Setting up a virtualized work environment often calls for enterprises to contract with a managed services provider who can keep the system running properly once it has been fully installed. Businesses that prefer to use their in-house IT staff for this function will still want to work with a skilled IT consulting firm that can assist them in making the initial transition to virtualization. This is true whether the enterprise has chosen to use Hyper-V or VMware as their primary virtualization platform.
One of the decisions that such IT consultants can help the enterprise to make involves the choice of hot and cold cloning technology to be employed during the transition itself.
Understanding Hot Cloning
In a hot cloning transition, the physical server remains online while the disk image is being created and uploaded onto one of the newly established virtual servers. By keeping the physical server active during the transition, workflow is not disrupted, which means that the process has lower costs in terms of lost productive hours for employees and managers. On the other hand, active use during the process means that some files may change after the disk image has been created but before the transition has been completed.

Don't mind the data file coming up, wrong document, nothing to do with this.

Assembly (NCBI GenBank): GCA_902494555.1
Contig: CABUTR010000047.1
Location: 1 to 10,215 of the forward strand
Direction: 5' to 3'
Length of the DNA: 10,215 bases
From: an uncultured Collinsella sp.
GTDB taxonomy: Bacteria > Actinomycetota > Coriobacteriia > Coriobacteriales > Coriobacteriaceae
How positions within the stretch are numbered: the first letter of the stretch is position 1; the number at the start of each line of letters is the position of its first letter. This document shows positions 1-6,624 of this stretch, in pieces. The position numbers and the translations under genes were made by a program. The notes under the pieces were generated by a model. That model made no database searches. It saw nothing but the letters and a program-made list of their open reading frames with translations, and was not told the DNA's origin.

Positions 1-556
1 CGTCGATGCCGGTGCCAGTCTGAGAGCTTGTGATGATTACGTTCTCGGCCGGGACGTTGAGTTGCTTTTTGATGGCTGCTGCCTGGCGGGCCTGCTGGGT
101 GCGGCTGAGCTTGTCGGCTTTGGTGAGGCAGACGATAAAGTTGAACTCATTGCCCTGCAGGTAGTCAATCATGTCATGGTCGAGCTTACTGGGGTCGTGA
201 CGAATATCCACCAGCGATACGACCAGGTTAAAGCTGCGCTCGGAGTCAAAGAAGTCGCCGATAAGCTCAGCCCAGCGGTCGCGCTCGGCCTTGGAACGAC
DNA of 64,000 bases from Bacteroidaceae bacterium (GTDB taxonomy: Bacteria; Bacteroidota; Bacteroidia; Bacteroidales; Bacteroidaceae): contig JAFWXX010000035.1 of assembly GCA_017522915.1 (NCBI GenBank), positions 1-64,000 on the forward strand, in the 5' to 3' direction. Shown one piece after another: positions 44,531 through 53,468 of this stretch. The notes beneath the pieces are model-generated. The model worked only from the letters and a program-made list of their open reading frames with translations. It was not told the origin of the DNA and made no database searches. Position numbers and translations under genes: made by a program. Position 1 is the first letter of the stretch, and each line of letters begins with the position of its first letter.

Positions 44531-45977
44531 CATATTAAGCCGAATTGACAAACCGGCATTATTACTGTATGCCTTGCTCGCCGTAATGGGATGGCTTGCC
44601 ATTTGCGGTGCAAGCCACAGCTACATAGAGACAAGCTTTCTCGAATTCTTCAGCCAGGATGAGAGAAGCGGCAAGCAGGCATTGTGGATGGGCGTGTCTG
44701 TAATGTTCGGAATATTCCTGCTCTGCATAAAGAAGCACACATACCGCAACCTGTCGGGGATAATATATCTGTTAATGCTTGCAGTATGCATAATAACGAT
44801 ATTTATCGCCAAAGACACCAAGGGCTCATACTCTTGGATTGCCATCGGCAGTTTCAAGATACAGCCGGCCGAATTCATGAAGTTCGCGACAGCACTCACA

Understanding Cold Cloning
In a cold cloning transition, data is transitioned while the physical server is disconnected. This eliminates file-change issues but means downtime for the enterprise involved. IT solutions such as virtualization are best administered through a managed services approach in which a company outsources some or all of the IT management responsibility to an IT company. Learn more, by reaching out to iCorps for a free consultation.